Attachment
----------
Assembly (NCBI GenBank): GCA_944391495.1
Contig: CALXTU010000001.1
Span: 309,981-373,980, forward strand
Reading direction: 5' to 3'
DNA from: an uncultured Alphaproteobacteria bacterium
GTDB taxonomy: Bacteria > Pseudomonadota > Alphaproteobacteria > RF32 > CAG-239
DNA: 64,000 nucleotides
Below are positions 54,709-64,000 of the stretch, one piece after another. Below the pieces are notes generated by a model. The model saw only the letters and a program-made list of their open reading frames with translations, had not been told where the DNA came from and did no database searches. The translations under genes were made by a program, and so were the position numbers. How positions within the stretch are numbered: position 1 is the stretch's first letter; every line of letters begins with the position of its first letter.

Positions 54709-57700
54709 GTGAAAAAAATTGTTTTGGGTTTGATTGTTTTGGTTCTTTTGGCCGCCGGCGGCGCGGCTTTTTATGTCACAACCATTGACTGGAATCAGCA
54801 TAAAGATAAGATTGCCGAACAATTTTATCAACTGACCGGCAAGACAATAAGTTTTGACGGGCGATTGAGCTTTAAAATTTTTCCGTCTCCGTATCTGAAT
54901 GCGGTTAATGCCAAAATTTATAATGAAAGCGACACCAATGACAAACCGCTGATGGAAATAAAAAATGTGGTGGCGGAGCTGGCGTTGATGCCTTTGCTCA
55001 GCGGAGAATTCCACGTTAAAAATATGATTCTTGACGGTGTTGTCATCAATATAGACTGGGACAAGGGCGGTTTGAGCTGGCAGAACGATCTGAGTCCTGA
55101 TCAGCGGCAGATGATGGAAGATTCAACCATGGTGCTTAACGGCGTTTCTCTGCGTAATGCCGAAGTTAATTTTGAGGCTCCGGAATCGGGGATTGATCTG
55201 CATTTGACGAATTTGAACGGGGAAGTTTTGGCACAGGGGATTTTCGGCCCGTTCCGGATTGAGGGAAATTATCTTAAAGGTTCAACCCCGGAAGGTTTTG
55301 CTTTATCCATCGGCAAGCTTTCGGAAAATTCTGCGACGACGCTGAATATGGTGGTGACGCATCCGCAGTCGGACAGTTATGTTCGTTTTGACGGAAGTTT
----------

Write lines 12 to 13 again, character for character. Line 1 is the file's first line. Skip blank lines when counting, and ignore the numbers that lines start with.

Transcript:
54901 GCGGTTAATGCCAAAATTTATAATGAAAGCGACACCAATGACAAACCGCTGATGGAAATAAAAAATGTGGTGGCGGAGCTGGCGTTGATGCCTTTGCTCA
55001 GCGGAGAATTCCACGTTAAAAATATGATTCTTGACGGTGTTGTCATCAATATAGACTGGGACAAGGGCGGTTTGAGCTGGCAGAACGATCTGAGTCCTGA